Washington - Trade and Industry Minister Rob Davies was positive about South Africa's future in the African Growth Opportunity Act (Agoa) following a ministerial meeting in Washington on Monday.
“What we heard today is positive, it does create a basis for us to move further forward in our co-operation with the US,” he told reporters after the meeting.
“We weren't talking about any particular country but there was no idea that any of us were going to be excluded either.”
Davies said the discussions at the meeting had been more general but South Africa was “part of the story”.
The final decision on whether to renew the Agoa, which was first signed in 2000, would be made by the United States congress next year.
Representatives from Congress were present at Monday's meeting where statements were made by the African countries involved, US State Secretary John Kerry, and a US trade representative to name a few.
Agoa is a non-reciprocal prefer trial scheme, which applies only to US imports from eligible Sub-Saharan Africa countries.
A South African delegation, led by President Jacob Zuma, was in America attending a three-day US-Africa summit, which was initiated by President Barack Obama.
This is the first summit of its kind.
Agoa was one of the key issues to be discussed at the forum.
Around 40 Sub-Saharan countries, which were part of the Agoa, wanted the act to be renewed for another 15 years, saying it would have a positive effect on investor confidence.
“People from both sides of the (US Congress) isle... all unanimously expressed the view that they would be supporting the reauthorisation of Agoa and more or less in its current form,” Davies said.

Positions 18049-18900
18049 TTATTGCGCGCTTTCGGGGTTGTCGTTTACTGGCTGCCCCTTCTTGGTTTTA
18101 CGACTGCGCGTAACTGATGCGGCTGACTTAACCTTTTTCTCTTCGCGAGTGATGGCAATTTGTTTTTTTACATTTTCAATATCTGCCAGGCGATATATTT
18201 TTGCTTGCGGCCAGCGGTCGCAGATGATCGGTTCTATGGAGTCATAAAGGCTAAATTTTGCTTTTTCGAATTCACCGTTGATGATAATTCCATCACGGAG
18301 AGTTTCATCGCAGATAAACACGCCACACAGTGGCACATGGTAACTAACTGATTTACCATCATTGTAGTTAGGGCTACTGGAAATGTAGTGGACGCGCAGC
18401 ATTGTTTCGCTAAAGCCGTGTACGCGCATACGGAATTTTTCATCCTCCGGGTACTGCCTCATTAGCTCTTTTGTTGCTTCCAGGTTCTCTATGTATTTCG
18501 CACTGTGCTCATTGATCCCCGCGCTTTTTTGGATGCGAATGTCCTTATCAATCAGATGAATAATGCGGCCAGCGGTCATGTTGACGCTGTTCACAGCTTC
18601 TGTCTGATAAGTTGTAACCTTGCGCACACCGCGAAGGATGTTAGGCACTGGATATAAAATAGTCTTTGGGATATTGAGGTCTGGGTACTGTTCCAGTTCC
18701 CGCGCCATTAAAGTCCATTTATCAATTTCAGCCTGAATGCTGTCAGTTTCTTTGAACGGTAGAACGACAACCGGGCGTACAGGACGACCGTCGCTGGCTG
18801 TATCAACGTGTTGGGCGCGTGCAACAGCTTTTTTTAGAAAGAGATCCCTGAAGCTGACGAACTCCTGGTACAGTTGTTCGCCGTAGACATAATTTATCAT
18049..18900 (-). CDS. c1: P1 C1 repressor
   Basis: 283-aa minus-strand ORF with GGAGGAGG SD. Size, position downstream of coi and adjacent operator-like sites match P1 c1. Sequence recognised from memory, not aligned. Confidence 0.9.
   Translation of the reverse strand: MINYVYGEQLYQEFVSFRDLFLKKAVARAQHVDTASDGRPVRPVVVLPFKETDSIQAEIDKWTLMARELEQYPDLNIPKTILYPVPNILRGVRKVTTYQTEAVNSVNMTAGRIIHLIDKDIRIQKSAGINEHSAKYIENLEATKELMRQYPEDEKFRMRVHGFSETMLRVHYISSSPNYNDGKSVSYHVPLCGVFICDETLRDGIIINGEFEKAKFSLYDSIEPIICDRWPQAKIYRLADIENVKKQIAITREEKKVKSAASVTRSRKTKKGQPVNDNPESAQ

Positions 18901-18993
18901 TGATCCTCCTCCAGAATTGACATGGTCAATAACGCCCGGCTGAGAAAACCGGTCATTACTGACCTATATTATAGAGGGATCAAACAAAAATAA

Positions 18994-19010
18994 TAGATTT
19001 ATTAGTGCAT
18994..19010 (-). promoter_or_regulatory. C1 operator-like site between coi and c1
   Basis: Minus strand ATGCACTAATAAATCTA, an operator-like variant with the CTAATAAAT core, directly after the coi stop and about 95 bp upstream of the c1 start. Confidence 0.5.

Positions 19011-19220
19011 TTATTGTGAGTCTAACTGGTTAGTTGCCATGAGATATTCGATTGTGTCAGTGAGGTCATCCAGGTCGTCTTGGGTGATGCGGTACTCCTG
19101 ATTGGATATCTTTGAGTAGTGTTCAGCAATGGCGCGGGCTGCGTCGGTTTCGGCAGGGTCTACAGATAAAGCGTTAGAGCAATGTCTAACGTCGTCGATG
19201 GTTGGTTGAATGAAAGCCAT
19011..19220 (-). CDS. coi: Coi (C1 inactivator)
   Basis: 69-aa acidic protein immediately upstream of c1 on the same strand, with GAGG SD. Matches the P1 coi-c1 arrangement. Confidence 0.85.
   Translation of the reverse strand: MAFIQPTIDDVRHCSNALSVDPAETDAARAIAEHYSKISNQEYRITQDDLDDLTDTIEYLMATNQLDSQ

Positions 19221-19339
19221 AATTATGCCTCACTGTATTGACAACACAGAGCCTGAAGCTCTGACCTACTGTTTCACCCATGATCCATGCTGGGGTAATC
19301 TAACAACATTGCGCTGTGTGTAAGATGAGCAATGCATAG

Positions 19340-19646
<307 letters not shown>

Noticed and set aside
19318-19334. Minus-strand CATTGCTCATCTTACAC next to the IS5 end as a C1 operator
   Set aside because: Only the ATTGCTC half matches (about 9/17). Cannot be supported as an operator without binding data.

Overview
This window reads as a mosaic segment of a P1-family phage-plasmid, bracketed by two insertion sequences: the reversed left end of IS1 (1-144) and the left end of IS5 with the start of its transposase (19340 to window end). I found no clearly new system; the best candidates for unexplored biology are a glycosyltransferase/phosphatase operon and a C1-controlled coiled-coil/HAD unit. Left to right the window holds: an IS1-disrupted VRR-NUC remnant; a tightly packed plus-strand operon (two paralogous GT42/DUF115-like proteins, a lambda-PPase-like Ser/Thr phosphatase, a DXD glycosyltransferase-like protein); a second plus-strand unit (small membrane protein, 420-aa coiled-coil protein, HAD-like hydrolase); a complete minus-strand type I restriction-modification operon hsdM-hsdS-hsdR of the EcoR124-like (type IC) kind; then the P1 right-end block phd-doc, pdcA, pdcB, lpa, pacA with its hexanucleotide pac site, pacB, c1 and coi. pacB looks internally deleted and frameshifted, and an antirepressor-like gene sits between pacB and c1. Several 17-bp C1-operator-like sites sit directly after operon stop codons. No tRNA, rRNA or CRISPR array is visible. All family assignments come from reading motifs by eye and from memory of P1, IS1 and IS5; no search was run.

“There was a high level of consensus around some very fundamental principles.”
The US administration told the meeting that it would look at the possibility of improving the product coverage of Agoa.
He said it was also willing to look at the rules of origin, with the view of simplifying the rules of the act.
It was agreed that Agoa had brought benefits to African countries and also to the US.
There had been some concern from Congress about how some of South Africa's legislation would affect meat and poultry and the issue of ownership.
Davies said these issues were discussed and some compromises were made.
In terms of beef and pork, it was agreed that certain restrictions would be lifted on specific cuts of meat.
With poultry it was decided that the industry in South Africa and the industry in the US would engage on an association to association level.
“We don't think the Agoa is broken and we don't need to fix it. That appears to be the consensus,” he said.